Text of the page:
Today, organizations must digitally evolve or they risk becoming irrelevant. One area that’s been growing in adoption is a shift to developing and deploying modern applications in the cloud, which requires software and IT architects to rethink how to architect and manage these apps.
To help organizations of all sizes understand what it means to run and secure apps in the cloud, Sumo Logic recently released its State of Modern Applications in the Cloud report, providing unique data-driven insights, best practices and emerging trends by analyzing technology adoption within the application stack.
The report delives visibility into how some of the world’s leading-edge companies are building, managing and using their data on cloud platforms like Amazon Web Services (AWS), Microsoft Azure and Google Cloud Platform.
There were five key trends that stood out from the data that are worth exploring:
1. Linux is quickly becoming a homogenous OS
Report findings show Linux is still the dominant operating system in AWS at nearly 80 percent, which goes without saying. However, an interesting point here is that in the last nine months, Linux usage in Azure grew from four to 16 percent, which is around a 300 percent increase.
What this indicates is that Linux has become a reasonable choice in any cloud platform, from AWS to Azure, and hopefully to others in the future as well. Does this also signify the slow decline of Windows? Time will tell.
2. Containers are still a fan fave
In fact, according to the results, Docker adoption in AWS grew from 18 to 25 percent in just nine months. Now almost one in four customers are using Docker in production application/s, which means that many customers are using Docker (and microservices) to build their apps.
3. Serverless functions are the ultimate IT nirvana
AWS Lambda adoption has almost doubled from 12 percent in 2016 to 23 percent in 2017. The whole idea of serverless is that it moves the idea of microservices into the future by entirely skipping over containers and DevOps.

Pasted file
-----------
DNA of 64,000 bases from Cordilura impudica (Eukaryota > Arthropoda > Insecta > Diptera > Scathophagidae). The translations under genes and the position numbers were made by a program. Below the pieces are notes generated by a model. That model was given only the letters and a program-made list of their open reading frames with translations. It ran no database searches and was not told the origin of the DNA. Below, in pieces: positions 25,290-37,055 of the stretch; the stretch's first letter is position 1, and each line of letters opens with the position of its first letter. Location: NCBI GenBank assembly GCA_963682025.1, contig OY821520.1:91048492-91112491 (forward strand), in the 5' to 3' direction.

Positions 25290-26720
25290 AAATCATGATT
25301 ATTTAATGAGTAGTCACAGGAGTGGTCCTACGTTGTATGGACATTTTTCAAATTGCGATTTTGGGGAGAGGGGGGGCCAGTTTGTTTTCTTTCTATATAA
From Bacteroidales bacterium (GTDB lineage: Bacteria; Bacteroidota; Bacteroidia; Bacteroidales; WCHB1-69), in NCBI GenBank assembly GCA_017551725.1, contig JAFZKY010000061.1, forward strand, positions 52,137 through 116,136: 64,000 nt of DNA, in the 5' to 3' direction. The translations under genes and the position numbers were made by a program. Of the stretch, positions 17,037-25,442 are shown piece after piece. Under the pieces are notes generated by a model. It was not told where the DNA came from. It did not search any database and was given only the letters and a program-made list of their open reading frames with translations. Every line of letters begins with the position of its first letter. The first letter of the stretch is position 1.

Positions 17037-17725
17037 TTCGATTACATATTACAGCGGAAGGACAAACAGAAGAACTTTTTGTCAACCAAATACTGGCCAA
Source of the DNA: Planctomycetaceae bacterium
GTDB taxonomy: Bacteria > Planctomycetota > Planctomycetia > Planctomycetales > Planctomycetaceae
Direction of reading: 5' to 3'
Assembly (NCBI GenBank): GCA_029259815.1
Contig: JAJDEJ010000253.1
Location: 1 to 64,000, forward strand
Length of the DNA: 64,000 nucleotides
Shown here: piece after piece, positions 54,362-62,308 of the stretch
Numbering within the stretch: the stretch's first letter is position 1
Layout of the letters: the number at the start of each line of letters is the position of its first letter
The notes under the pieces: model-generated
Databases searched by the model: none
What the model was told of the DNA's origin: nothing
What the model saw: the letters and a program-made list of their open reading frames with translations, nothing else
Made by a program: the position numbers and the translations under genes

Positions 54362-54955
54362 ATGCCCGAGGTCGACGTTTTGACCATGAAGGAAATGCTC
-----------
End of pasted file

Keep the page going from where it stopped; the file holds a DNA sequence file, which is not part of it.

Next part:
This is still a brand new function and while it’s gaining in adoption, most organizations are only using it for a small part of the application process by integrating to a third-party or other deployment-related activities. However, the fact that one in four are already using it sends a strong message to anyone who follows the arc of application architecture and adoption. IT leaders are already talking about DevOps, but serverless takes IT to an entirely new world – NoOps – where applications magically run without an infrastructure.
4. NoSQL databases overtake relational databases in the cloud
MySQL is the number one database running in AWS, along with Redis and MongoDB, and accounts for 40 percent of database adoption.
However, legacy vendors, such as Microsoft SQL and Oracle DB, significantly lag in terms of usage in AWS and are only adopted by a combined six percent of customers.The challenge for the traditional vendors is figuring out how to remain relevant against newer, more progressive cloud-based databases. The verdict is still out as to whether or not they’ll be able to do it fast enough.
5. Security is important as companies migrate/build apps in cloud
Not surprisingly, security remains a top concern for enterprises moving to the cloud as their legacy on premise security/SIEM tools are insufficient.
While most of the major cloud platforms offer foundational security technologies, the results showed that organizations simply aren’t taking advantage of them. For example, only 50 percent of enterprises are leveraging CloudTrail, the primary security audit for AWS.
High-profile security breaches and malware attacks like Equifax and WannaCry are the new norm, which is why security must be top of mind for every CIO, CISO and CEO. Security must start from the ground up, which is why using some of these foundational tools is crucial. We have to use everything in our arsenal to protect consumer data.
If you are even remotely connected to IT today, you know that the cloud has changed everything. There’s a massive market shift toward not just cloud, but also mobile, that is forcing IT teams to focus on speed and agility more than ever. Enterprises need to understand the challenges as well as the benefits of being a true digital business, and fully embrace it.
Methodology:The report was based on active and anonymized data from more than 1,500 customers using Sumo Logic’s platform.